- Compare the original efficiency of the cell calculated in step 3 to the final efficiency. How much does the cobalt-based catalyst increase the efficiency of the electrochemical cell?
- How quickly did the cobalt-catalyst form?
- Plot the rate of increase in efficiency for the number of times you repeated step 6. Was the rate of efficiency increase constant?
Clean up and disposal.
- The phosphate buffer solution can safely be disposed of down the drain.
- The nickel electrodes can be saved with the cobalt-based catalyst still on them. Or, the nickel electrodes can be recovered and used again by rinsing them in cola as in step 4a, above, of the Creating the Galvanostatic Electrochemical Cell section.
Technical Note #3
Above, we saw that the efficiency of the reaction is determined by the voltage drop across the electrochemical cell. Higher voltages lead to lower efficiency. But what about the speed at which we produce hydrogen and oxygen? Above, we were running our cell at 3mA, and this current is directly proportional to the rate of hydrogen and oxygen production. What if we slow this rate to 1mA, 0.1mA, or 0.01mA? How would that affect the voltage? Knowing the relationship between the current (rate) and the voltage (energy input) is essential to designing water splitting systems that are practical. As described in Variation 1, change the resistor so that the current is varied between 3mA and 30mA. Plot the cell voltage as a function of the log of the current passed in the cell. Do you get a straight line? What is the slope? Repeat this experiment with catalysts formed for different metal salts (see Variation 2). Plot all of your results on the same graph to determine which catalyst performs the best. Remember that lower voltages and higher currents equal better catalysts.
For troubleshooting tips, please read our FAQ: Water to Fuel to Water: The Fuel Cycle of the Future.
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- Consider adding a different resistor to your galvanostatic cell. Based on Technical Note #1, calculate the current that would pass through your cell. Add that resistor. What is the voltage now read by the voltmeter? You should stay within a range of 3mA to 30 μA (i.e. you should only use larger resisters than the 10K Ohms). Using a range of different resistors, you can determine the voltage required to run the electrochemical cell at each current delivered by the galvanostatic circuit. More information about this is provided in Technical Note #3.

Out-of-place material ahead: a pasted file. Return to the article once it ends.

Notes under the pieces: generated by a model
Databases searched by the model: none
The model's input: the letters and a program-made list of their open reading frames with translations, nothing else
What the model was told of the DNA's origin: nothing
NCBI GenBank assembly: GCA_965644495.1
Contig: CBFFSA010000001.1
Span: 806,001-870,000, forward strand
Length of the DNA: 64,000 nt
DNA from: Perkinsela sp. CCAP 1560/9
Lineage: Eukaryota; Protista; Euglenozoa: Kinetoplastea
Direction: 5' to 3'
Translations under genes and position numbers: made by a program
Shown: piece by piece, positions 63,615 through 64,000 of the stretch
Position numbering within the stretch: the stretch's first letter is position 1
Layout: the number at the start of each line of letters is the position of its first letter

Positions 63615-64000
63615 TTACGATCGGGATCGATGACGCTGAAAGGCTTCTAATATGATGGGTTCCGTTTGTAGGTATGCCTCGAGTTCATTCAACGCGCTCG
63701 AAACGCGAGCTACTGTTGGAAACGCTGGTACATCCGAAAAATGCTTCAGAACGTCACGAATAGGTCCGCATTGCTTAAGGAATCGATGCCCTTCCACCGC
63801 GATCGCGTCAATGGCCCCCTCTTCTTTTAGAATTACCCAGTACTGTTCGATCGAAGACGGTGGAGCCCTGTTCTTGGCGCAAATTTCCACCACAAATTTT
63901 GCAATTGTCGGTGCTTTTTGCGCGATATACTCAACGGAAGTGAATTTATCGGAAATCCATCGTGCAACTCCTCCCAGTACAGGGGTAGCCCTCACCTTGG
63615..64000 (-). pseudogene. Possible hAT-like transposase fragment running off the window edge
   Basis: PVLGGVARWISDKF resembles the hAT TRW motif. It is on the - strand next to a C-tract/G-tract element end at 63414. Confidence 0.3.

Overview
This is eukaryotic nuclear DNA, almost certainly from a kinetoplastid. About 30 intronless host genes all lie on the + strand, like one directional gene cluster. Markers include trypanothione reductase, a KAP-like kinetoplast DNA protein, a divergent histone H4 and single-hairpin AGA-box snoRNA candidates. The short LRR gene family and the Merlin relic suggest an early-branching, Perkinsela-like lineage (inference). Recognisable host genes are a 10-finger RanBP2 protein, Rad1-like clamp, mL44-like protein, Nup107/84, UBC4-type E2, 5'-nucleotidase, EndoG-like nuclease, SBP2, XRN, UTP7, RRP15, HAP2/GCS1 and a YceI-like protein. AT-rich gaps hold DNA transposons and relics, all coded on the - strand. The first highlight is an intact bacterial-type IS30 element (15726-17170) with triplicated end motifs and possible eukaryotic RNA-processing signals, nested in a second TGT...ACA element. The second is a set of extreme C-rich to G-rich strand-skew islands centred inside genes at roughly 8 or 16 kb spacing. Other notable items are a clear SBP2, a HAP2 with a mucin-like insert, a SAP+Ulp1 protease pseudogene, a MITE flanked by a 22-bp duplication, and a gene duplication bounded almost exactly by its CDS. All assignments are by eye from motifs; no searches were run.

- Can the water oxidation catalyst be made from metals other than cobalt? How well do these other metals work? You can purchase different metal salt compounds such as ones containing nickel, iron or manganese and try to add those for the electroplating procedure. You can compare the efficiencies of the electrochemical cells with various metal-based catalysts. How do they compare to the cobalt-based catalyst?
- In the Experimental Procedure above, electricity from batteries is used to split water. How would you change the setup to get the energy from sunlight instead of batteries?
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Frequently Asked Questions (FAQ)
- Cobalt nitrate can cause skin and eye irritation, and consequently stirring the cobalt nitrate into solution in an open beaker without eye protection can be dangerous.
- For this science project to work correctly, it is very important that the nickel metal electrodes do not get jostled and moved out of position. It can take several minutes of stirring for the cobalt nitrate to completely dissolve and when the electrodes are taken off of the beaker, set aside, and then set back on the beaker, this increases the chance that they will be knocked out of the position they were originally in and affect the results.
- The chemical reactions that happen as the cobalt nitrate dissolves in the buffer could be disrupted by side-reactions that may happen with a stirrer or spoon. (Stir bars are treated so that they should not be reactive.)
- In the circuit with only the batteries, resistor, and voltmeter/multimeter, the voltage should read > 30 Volts (V). If it is less than this, you probably need to use fresher batteries.
- When the circuit is completed (it includes the nickel strip electrodes in the original 0.1 M phosphate buffer solution, pH 7.0), the voltage should then read between 1.9-2.4 V. It may take 20 minutes or more for the reading to stabilize. If your stabilized voltage is not within this range, check the following: